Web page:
Physician changes lives on overseas mission trips


Physician changes lives on overseas mission trips


Dr. Victor Diaz-Gonzalez, in blue, with a Guatemalan family.

It all started about a decade ago during a service at Precious Blood of Christ in Pawleys Island.
A deacon putting together a mission trip to Guatemala told the congregation that organizers needed volunteers to go on the weeklong trip – especially doctors who also speak Spanish.
“I kind of felt that everybody’s finger was pointed at me,” said Dr. Victor Diaz-Gonzalez, a physician with Tidelands Health Cardiology.
The Georgetown cardiologist and Puerto Rican native packed up and went. It set off what has become a regular trip almost yearly for Dr. Diaz-Gonzalez – a chance for him to give by providing free basic medical care to those who otherwise wouldn’t have it. But what he gets – well, that’s priceless.
“They give you so many blessings,” said Dr. Diaz-Gonzalez, who recently returned from San Pedro La Laguna in Guatemala on a mission trip with the Catholic Diocese of Charleston.
Dr. Diaz-Gonzalez is one of a number of physicians and medical providers at Tidelands Health who regularly answer the call to go on mission trips to provide medical care in communities in central America, Africa and other places that need it.

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“There’s a sense of giving back to the less fortunate,” he said. “You make some connections. You get a lot out of giving to the less fortunate, but you also come back very humbled.”
Dr. Diaz-Gonzalez recently returned with a humble heart from his eighth mission trip to Guatemala, where he ventured to remote villages treating basic medical issues such as aches, pains and acid reflux and checking blood pressure and other vital signs.
He’d also frequently treat coughs and respiratory infections brought on by residents’ method of cooking on fire-fueled woodstoves. These woodstoves typically aren’t properly ventilated, causing those around to inhale toxic smoke.
Aches, pains and other ailments might sound simple to treat in the United States, but many in Guatemala and other areas don’t have access to a medical provider or basic medications such as Aleve or Tylenol.
“They are so grateful for such a simple thing,” Dr. Diaz-Gonzalez said.

Long days

The days are long for the doctor – starting at 7 a.m. with a prayer breakfast and wrapping up at 7 p.m. with evening prayers and dinner. In between, Dr. Diaz-Gonzalez provides medical care for roughly 25 people a day; his mission group will see roughly 700 people during the weeklong trip.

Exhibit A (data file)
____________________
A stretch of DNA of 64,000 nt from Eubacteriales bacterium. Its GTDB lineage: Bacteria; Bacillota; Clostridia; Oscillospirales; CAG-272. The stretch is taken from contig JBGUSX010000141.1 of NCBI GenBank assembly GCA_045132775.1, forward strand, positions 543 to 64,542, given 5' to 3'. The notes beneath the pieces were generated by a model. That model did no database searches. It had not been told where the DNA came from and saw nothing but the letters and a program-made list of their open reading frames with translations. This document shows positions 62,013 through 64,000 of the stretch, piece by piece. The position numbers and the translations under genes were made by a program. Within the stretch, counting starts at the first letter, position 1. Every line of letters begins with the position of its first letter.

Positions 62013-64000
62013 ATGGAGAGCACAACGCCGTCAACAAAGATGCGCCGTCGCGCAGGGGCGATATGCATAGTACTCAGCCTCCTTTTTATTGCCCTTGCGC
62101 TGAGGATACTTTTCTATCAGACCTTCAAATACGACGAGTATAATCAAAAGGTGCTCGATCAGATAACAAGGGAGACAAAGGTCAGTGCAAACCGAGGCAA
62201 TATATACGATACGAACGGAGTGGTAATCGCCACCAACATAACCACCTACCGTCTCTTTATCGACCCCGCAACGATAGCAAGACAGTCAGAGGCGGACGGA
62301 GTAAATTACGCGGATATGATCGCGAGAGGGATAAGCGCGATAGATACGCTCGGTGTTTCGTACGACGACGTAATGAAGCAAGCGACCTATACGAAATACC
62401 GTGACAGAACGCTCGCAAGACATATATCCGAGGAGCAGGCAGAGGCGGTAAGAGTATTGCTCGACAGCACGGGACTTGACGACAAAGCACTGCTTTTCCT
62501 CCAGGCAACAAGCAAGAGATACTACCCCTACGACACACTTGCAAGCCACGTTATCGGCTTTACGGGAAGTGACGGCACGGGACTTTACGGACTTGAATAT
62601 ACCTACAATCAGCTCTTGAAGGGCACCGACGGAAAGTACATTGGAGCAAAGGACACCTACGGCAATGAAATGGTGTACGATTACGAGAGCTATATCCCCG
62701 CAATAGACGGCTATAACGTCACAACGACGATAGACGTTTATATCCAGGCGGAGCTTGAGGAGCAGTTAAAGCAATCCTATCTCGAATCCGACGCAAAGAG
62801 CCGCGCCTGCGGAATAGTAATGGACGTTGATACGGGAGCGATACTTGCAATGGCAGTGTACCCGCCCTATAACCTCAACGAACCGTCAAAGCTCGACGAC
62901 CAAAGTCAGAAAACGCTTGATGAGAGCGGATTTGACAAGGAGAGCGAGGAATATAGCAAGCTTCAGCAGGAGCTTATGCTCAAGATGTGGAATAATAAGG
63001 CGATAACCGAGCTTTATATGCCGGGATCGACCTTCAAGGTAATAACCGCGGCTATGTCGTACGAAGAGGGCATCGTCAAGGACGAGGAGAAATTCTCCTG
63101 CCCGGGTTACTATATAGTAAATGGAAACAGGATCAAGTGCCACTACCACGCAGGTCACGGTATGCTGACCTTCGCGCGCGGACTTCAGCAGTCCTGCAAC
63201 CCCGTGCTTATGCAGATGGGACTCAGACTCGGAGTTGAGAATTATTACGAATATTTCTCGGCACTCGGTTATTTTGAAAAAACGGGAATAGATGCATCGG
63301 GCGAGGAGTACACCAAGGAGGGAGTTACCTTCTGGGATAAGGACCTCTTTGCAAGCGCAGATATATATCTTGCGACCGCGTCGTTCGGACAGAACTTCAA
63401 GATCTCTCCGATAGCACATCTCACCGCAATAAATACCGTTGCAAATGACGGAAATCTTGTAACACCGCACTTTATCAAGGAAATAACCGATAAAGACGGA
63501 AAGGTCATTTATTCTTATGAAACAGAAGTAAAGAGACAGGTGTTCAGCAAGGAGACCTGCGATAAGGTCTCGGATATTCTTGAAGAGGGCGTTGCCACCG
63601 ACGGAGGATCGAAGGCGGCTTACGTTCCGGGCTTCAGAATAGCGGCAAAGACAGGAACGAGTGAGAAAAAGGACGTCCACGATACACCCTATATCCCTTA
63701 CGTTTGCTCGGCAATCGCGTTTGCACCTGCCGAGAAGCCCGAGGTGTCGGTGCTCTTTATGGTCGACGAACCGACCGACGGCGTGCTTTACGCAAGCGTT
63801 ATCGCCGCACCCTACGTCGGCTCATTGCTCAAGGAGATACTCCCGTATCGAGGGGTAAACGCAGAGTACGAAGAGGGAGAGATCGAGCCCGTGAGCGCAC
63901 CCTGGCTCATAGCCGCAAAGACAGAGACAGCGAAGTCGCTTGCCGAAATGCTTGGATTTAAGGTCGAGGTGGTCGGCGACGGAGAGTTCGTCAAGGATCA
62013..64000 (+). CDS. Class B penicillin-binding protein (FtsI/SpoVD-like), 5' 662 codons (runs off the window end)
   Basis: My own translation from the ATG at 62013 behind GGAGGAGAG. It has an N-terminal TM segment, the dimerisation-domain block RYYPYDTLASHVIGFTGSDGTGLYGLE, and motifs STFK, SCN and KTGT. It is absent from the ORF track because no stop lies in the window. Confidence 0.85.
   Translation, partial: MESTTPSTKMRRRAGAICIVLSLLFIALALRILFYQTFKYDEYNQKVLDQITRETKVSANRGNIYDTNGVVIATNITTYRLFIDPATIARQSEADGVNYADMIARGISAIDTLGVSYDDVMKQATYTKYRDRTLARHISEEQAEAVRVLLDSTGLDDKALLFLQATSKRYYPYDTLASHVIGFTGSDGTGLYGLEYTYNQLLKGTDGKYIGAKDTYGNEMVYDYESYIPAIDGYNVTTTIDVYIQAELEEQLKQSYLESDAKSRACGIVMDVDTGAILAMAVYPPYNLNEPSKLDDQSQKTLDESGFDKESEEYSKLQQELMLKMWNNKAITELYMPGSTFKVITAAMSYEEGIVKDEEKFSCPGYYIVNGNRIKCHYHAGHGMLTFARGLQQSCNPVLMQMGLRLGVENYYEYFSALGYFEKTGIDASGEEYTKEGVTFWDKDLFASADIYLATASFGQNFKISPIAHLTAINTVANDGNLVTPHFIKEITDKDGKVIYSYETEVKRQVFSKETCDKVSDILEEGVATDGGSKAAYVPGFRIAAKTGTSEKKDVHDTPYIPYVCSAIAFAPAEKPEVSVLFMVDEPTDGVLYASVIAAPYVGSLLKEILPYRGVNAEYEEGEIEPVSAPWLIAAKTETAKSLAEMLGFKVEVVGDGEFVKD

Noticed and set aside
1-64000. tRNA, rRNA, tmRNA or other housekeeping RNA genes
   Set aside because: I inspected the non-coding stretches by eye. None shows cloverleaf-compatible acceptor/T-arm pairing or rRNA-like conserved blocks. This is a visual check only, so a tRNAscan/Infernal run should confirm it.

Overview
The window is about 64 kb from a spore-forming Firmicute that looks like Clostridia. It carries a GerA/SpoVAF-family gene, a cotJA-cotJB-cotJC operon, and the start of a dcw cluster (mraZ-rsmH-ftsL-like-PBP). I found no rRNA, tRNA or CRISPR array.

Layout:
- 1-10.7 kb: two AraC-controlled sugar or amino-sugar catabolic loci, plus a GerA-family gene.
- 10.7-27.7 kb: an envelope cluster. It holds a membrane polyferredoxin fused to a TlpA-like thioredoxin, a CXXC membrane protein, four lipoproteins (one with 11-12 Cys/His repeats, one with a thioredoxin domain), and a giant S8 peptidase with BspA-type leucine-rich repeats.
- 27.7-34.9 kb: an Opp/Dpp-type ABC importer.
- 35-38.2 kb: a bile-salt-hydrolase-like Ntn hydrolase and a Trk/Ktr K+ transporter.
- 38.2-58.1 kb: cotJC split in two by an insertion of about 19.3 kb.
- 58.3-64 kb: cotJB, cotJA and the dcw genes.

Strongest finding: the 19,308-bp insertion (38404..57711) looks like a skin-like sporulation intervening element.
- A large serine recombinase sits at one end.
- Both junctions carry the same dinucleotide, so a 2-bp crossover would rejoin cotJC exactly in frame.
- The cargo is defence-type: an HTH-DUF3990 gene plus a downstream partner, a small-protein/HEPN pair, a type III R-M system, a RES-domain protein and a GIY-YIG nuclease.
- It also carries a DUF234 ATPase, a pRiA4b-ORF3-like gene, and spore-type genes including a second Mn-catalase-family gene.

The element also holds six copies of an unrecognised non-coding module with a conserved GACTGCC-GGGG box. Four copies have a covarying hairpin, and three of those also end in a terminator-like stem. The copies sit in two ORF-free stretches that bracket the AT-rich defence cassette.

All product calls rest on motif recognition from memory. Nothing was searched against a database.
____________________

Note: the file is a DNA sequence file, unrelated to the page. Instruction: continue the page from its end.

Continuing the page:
Ryan Dunne, clinical team leader in the pharmacy at Tidelands Georgetown Memorial Hospital, joined one of those mission groups on a trip to Guatemala in 2013.
“Just seeing a completely different lifestyle – it was kind of culture shock when we first got off the plane,” Dunne said. “Here, you have a lot more to work with, but over there you have very limited resources. You have to make the most of what you have — makes you think outside the box.”
But the hugs from those receiving needed medical care make it all worth it.
“Everybody was just so grateful to everybody providing the help,” Dunne said.
Through the years, Dr. Diaz-Gonzalez has developed friends in St. Pedro – he even “sponsors” kids there through Project St. Pedro by providing year-round to help fund their education and other needs. He’s sponsored Mayra, 13, and Jesus, 9, for roughly seven years and always enjoys getting to spend time with them during his mission trips.

New experiences, new rewards

But every trip also brings about new connections. One patient during his most recent trip was so happy to see Dr. Diaz-Gonzalez – not just to get medical care but also because that day was her 89th birthday. She wasn’t used to getting visitors other than her relatives.
“She was so excited that someone had come to see her on her birthday,” he said. “It was very touching.”

Dr. Diaz-Gonzalez offers care to a patient in Guatemala.

That gratitude for the simple things many of us don’t even think twice about in the United States inspires Dr. Diaz-Gonzalez to be thankful every day for all the blessings in his life.
“They are so happy – they live their faith,” Dr. Diaz-Gonzalez said. “That makes me think I should do better over here.”
Dunne is looking for his next chance to go on a mission trip through Grand Strand Church in Socastee, where he attends services.
“If you have the chance to go on a mission trip, do it,” Dunne said. “You can really learn a lot. It’s an appreciation for what we have here.”

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